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Germany prepares to host NATO's biggest ever air exercise over Europe

German air force chief Lieutenant General Ingo Gerhartz briefs the media during a news conference on the Air Defender exercise in Berlin, Germany, Wednesday, June 7, 2023
German air force chief Lieutenant General Ingo Gerhartz briefs the media during a news conference on the Air Defender exercise in Berlin, Germany, Wednesday, June 7, 2023 Copyright Markus Schreiber/Copyright 2023 The AP. All rights reserved
Copyright Markus Schreiber/Copyright 2023 The AP. All rights reserved
By Euronews with AFP, AP
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Germany is hosting NATO's biggest ever air exercise over Europe next week with 250 planes from member countries simulating the alliance's response to an attack on Europe. The exercise could cause some disruption to civilian flight schedules and create extra noise.

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Germany is preparing to host the biggest air deployment exercise in NATO's history, a show of force intended to impress allies and potential adversaries such as Russia, German and American officials said Wednesday.

The Air Defender 23 exercise starting next week will see 10,000 participants and 250 aircraft from 25 nations respond to a simulated attack on a NATO member country. The United States alone is sending 2,000 U.S. Air National Guard personnel and about 100 aircraft to take part in the June 12-23 training manoeuvres.

Markus Schreiber/Copyright 2023 The AP. All rights reserved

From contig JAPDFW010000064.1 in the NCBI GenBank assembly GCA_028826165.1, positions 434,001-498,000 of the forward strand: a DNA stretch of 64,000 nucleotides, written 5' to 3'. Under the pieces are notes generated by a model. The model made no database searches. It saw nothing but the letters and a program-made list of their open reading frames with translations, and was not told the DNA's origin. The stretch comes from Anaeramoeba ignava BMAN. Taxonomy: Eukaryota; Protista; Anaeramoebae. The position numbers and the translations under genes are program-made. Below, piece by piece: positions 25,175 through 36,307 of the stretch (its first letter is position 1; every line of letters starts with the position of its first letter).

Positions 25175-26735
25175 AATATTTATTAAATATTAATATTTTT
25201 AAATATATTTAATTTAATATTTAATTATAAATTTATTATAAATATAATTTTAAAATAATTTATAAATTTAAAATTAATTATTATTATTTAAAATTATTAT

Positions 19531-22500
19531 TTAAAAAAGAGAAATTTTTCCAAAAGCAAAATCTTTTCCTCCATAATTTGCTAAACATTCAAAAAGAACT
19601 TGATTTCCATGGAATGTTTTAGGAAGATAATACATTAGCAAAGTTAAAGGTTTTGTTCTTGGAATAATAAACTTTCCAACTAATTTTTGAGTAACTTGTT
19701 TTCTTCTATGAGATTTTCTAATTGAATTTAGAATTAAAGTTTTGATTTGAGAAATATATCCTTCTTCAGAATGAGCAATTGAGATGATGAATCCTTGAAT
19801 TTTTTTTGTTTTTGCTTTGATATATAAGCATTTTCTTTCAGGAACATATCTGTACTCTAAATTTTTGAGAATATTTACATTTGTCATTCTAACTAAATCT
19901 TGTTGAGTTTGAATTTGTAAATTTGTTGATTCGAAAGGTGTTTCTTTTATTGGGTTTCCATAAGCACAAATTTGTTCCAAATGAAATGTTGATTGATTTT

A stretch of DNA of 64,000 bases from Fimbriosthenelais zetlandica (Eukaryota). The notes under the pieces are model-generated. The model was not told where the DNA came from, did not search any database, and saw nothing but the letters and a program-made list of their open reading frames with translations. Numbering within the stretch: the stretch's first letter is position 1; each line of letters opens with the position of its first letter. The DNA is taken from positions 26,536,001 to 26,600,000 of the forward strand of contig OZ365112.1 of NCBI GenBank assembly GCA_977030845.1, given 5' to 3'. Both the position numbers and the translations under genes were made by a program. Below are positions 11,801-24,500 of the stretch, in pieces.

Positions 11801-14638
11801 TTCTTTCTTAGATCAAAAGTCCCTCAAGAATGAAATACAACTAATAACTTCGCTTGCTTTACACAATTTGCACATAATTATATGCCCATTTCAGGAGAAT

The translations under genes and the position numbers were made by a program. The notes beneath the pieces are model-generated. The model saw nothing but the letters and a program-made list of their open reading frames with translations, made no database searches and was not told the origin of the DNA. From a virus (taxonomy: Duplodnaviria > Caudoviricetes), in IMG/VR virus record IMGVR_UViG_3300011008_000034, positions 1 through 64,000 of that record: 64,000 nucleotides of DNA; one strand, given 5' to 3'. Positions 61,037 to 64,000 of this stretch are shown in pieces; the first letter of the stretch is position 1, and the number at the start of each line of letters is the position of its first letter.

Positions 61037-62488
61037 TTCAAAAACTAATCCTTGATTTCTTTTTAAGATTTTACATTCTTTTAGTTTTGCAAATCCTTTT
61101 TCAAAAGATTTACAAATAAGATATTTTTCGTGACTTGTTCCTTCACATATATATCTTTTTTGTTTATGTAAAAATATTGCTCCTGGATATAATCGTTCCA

US Ambassador to Germany Amy Gutmann, left, and US Air National Guard Director Lieutenant General Michael A. Loh, in Berlin, Germany, Wednesday, June 7, 2023Markus Schreiber/Copyright 2023 The AP. All rights reserved

"It will demonstrate beyond a shadow of a doubt the agility and the swiftness of our allied force in NATO as a first responder," US Ambassador to Germany Amy Gutmannshe said.

"I would be pretty surprised if any world leader was not taking note of what this shows in terms of the spirit of this alliance, which means the strength of this alliance." 

"And that includes Mr Putin," she added, referring to Russian President Vladimir Putin.

Germany’s military has warned the huge air force drill will have an impact on people using civil airlines in Europe.

Lt. Gen. Ingo Gerhartz, of the German Air Force, explained: “I know there could be restrictions on civil air traffic. On the issue of aircraft noise, we have a higher intensity, of course, where we’re going to be flying.”

While the exercise was planned for several years, Russia's invasion of Ukraine in February 2022 has jolted NATO into preparing in earnest for the possibility of an attack on its territory. Sweden, which is hoping to join the alliance, and Japan are also taking part in the exercise.

"We are showing that NATO territory is our red line, that we are prepared to defend every centimetre of this territory," Lt. Gen. Gerhartz said. 

"But we won't, for example, conduct any flights toward Kaliningrad. So this is intended to be defensive."

Kaliningrad is a Russian exclave located on the Baltic Sea between Poland and Lithuania.

Lt. Gen. Michael A. Loh, director of the US Air National Guard, said the exercise goes beyond deterrence.

"It's about the readiness of our force. It's about coordination, not just within NATO, but with our other allies and partners outside of NATO," he said.

Loh said the exercise would be an opportunity for younger US airmen, many of whom have mainly gotten experience serving in the Middle East, to build relationships with allies in Europe and prepare for a different military scenario.

"So this is about now establishing what it means to go against a great power, in a great power competition," he said.

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